Encouraging words arrived recently with the city of Vancouver’s announcement that the West Eighth Street railroad crossing will be closed on Monday, Jan. 7.
In the interest of full disclosure, this closing will directly impact The Columbian in ways both good and not-so-good. The closing of the crossing adjacent to Columbian property will restrict access to the newspaper directly from the west on Eighth. But as a component in riverfront redevelopment, and with the city’s long-range plan to eliminate train horns at the crossing, the closing becomes a net positive for us.
More important, though, will be the gain to the overall downtown community. Less noise from train horns is one of many huge benefits downtown residents and visitors can expect as the city, according to its website, goes about restoring “the historic direct connection of the community to the Columbia River waterfront.”
One benefit is visual. A new railroad underpass at Esther Street allows a direct line of sight from the downtown area to the river for the first time in more than a century. That underpass beneath the BNSF Railway berm was punched through earlier this year, followed by another new underpass at Grant Street. Ultimately, the streets will be extended south into a waterfront project that is expected to trigger $1.34 billion in private investment.
Another benefit will be aural, and it could arrive as early as next summer. Although the Eighth Street crossing will close on Jan. 7, train horns there will continue because the Jefferson Street crossing just a few yards away will remain open. But as reported in a recent Columbian story, the Jefferson Street crossing is projected to close sometime between July and September, at which time the horn blasts no longer will be required.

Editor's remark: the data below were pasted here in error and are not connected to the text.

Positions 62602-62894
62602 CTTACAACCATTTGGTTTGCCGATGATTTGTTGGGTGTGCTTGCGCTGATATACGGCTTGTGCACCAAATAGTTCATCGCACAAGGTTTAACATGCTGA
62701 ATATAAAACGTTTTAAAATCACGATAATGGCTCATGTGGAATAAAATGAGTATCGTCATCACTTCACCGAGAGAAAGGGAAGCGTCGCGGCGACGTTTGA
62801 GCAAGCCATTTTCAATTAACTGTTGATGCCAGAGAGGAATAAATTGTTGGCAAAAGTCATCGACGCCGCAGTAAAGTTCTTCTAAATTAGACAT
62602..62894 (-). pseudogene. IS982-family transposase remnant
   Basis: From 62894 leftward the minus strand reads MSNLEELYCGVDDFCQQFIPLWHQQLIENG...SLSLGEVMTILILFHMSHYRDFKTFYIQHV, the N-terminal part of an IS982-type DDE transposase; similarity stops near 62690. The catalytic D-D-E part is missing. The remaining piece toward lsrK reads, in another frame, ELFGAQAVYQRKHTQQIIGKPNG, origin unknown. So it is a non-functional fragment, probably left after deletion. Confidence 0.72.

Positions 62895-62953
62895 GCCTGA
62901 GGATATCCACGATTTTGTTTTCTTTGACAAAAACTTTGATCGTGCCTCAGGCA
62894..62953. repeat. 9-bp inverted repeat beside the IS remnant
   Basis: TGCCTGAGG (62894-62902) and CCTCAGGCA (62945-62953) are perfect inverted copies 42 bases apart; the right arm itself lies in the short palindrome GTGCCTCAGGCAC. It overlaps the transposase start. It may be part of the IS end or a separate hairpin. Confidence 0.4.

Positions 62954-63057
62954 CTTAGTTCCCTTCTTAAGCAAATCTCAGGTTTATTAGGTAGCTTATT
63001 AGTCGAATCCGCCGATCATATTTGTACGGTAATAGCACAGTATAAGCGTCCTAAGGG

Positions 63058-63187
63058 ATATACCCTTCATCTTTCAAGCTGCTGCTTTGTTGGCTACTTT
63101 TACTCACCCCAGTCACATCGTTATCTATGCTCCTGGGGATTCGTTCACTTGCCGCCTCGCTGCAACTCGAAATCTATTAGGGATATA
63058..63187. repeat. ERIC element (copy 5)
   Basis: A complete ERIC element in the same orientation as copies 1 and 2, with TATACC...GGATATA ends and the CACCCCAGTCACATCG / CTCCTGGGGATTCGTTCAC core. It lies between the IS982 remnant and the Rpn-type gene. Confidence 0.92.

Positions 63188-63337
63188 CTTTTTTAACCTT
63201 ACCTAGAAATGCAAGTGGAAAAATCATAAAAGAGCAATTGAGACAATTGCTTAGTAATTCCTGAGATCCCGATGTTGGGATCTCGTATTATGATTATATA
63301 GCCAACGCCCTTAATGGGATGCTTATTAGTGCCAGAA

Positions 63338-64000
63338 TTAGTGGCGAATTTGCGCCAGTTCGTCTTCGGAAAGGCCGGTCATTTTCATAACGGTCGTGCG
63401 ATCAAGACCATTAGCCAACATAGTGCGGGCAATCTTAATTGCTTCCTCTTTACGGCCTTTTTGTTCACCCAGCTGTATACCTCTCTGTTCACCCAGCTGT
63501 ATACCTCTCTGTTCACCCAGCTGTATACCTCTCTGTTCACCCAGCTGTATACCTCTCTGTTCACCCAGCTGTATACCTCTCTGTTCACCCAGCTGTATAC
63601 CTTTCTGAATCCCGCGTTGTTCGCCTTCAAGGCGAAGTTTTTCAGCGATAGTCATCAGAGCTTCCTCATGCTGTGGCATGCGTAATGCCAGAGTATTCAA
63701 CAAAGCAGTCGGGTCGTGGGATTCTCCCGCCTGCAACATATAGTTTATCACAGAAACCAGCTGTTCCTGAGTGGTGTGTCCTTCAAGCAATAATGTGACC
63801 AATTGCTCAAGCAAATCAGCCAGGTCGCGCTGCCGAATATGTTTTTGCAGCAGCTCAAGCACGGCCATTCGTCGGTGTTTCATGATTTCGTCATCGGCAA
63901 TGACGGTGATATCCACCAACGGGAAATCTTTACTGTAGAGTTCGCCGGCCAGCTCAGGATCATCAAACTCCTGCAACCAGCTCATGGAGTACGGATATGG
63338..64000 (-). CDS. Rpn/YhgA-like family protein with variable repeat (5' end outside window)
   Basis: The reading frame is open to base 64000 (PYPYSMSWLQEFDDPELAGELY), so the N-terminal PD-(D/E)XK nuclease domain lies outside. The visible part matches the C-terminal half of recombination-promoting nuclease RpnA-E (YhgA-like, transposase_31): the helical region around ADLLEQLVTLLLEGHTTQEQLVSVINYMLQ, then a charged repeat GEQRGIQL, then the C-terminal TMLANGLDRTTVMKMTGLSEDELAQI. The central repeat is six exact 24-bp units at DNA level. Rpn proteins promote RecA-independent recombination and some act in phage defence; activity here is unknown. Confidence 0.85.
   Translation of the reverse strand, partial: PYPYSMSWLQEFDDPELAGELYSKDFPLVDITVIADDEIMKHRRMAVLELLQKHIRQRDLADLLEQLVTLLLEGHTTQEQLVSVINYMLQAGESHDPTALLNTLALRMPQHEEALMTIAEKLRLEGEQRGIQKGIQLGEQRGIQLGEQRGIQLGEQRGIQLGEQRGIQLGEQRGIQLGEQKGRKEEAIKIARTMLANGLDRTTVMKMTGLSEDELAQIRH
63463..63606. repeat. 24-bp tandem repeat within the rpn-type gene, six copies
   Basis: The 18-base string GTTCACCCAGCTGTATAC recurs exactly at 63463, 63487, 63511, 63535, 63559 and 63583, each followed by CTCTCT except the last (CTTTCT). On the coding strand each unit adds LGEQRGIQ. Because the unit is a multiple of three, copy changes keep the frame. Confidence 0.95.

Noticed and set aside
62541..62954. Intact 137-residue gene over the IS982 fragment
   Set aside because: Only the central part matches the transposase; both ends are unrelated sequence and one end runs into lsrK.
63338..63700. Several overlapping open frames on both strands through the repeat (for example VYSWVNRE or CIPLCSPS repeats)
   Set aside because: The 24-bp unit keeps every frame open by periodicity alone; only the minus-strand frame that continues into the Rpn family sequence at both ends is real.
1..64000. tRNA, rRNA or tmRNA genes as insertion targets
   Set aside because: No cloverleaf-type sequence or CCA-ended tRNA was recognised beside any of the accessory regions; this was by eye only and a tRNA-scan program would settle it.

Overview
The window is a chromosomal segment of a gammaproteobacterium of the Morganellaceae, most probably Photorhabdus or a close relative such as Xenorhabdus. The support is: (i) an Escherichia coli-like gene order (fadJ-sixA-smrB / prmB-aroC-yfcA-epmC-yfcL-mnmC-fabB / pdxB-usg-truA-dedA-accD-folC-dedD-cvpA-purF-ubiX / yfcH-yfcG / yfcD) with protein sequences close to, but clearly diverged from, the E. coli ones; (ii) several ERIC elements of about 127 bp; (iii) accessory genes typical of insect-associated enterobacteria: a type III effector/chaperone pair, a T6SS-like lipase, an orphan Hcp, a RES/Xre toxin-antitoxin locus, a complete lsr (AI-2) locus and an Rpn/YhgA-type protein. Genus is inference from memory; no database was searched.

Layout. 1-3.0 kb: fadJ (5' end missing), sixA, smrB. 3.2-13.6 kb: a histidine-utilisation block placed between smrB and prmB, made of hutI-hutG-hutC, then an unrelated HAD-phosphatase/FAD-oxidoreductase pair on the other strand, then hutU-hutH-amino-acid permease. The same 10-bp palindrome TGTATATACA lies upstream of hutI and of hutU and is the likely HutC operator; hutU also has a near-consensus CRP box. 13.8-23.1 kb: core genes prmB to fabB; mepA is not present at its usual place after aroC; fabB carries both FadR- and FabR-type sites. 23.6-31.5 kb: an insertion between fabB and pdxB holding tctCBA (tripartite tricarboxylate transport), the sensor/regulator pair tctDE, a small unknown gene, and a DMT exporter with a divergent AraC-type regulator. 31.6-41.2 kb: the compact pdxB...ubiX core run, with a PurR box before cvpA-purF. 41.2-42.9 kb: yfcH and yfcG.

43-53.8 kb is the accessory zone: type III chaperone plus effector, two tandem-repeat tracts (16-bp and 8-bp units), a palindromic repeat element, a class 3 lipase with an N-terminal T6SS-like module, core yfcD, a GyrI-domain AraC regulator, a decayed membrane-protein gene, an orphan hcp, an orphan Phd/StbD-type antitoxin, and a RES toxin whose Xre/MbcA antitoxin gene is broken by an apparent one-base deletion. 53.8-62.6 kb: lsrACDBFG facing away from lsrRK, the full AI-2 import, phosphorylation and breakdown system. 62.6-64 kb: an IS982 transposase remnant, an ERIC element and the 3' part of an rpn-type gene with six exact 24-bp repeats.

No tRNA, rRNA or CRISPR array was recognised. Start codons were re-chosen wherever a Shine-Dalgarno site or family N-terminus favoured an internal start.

We must confess, many Columbian employees (especially long-time workers here) seem to have almost gotten used to the intermittent train horns blaring a few yards away, outside a building wall or two. In fact, our closest room to that Eighth Street crossing is our largest conference room, and we’ve never let a little train noise interrupt a meeting.
Newspaper visitors, though, aren’t so used to the train horns. Often they wince and glance at us as if to inquire, “Gosh, didn’t you hear that?” So for their sake, if this project stays on schedule, we’re feeling pretty confident about the quieter atmosphere that could arrive next year.
The coming year will bring key advancements in the $44 million Waterfront Access Project. City officials are coordinating the work with BNSF and lead contractor Nutter Corp. of Vancouver, focusing on road, rail and utility improvements and reconstruction of the railway berm. Already, work has been completed on bridges and retaining walls for the new alignment of the railway berm. An excellent online source of information can be found at www.cityofvancouver.us/streetprojects. click on “Waterfront Access Project.”
The Columbian remains enthusiastic about waterfront redevelopment and downtown revitalization. The heart of the city soon will beat stronger than ever.